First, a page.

I have much to atone for, but the pettiness of my crimes and the time that has since passed disqualifies them from any sanction beyond what I impose myself. We make our own prisons in our heads. I can only submit myself to the judgment of my peers for my past mistakes; there is no judgment from anyone higher. No hell awaits other than the ones we construct for ourselves. I can but make amends for my mistakes and then hopefully leave them behind forever. The past is the past and that’s where it needs to stay. When I’m next in Glasgow I might ‘accidentally’ leave my change at that particular RS McColls, if it still exists, pay them back. Nothing for Nestle though, they can still go fuck themselves. I’ve also paid for every Slayer record since wayyy back when, whilst other bands I listen to are more likely to have their output ‘borrowed’ from the web. Slayer have probably done quite well out for me over the years, all things considered. That takes care of the past. I’ll try not to dwell on the future passively either. I’ll engage with it in the here and now so it doesn’t consume me. I’ll be prepared as best I can. I’ll exercise, I’ll write, I’ll see friends, I’ll love my family. I’ll try and live well. I’ll nurture my tribe. I have to schedule ‘sleep days’ now so that I have enough energy for my tribe when they need me. The Peter Carey Writing Awards are coming up and I’m really hopeful for Casper’s entry (we’ve had a bit of a tip off). It’s a big day for us. I want to be there for him. I may need to schedule two sleep days in preparation for the ceremony, since I doubt I’ll sleep much with all the excitement. Any preparations made whilst undergoing chemo just takes a bit more planning. You have to prep for your future prepping. It’s all part of the cycle.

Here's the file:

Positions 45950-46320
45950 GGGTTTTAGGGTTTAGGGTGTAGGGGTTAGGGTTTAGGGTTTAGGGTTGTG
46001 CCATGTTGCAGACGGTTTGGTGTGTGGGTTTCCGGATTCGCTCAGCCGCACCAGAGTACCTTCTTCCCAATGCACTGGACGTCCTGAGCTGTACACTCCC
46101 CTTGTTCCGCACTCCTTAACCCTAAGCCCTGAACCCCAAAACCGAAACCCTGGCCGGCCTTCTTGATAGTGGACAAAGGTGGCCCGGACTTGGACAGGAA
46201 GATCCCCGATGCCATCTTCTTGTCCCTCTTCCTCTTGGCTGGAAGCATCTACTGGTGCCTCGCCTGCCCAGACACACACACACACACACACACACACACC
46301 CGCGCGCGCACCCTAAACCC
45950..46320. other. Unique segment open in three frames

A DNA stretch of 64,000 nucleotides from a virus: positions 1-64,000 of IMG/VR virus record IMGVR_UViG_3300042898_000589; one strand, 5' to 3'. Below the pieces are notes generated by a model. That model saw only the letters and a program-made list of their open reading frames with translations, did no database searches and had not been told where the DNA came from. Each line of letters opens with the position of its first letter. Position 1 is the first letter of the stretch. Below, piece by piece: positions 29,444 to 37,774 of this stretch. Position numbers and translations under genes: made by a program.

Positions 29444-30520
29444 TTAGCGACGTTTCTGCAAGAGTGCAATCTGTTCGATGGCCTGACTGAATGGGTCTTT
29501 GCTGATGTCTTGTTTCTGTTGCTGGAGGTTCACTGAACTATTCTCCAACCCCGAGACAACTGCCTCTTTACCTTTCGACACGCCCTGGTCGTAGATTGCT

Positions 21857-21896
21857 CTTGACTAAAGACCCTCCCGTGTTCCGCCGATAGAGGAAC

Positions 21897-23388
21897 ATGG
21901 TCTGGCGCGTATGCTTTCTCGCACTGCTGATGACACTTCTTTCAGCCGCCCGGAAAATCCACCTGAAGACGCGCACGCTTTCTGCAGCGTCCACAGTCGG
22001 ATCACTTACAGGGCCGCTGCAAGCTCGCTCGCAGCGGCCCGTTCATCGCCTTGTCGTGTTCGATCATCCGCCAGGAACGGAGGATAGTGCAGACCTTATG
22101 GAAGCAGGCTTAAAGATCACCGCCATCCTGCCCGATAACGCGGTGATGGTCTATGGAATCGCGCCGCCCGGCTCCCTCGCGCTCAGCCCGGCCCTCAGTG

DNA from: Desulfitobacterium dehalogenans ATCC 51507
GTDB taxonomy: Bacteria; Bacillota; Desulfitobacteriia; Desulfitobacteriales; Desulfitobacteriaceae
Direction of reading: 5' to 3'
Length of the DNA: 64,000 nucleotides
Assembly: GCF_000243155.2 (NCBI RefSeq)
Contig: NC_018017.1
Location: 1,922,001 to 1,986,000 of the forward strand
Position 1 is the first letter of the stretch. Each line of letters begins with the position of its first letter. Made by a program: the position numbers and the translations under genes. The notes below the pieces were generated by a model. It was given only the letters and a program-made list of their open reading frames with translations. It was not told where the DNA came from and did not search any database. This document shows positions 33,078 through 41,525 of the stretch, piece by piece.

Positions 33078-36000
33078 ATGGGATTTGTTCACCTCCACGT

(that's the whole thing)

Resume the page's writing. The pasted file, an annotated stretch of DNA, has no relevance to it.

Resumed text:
Tribes are important, but caution needs to be exercised too. Disappointingly we’ve got a bit too tribal recently and seem to have fallen into camps where we can’t seem to meet in the middle. We’ve become stubbornly partisan. I’m guilty of it too, probably. I have no time for you if you’re a Tory voter (read Conservatives (UK), Liberals (AUS) or Republican (USA) because your ideology of market solutions and trickle down economics does not work, and actually we do need Governments to intervene and steer our economies to low carbon technologies, accessible healthcare and living wages that benefit us all and not just shareholders. But to keep the dollars rolling in for the big oil companies and health insurers, the Neo-Cons have all had to pull off a trick that has had devastating consequences across the board. They’ve had to make us doubt evidence.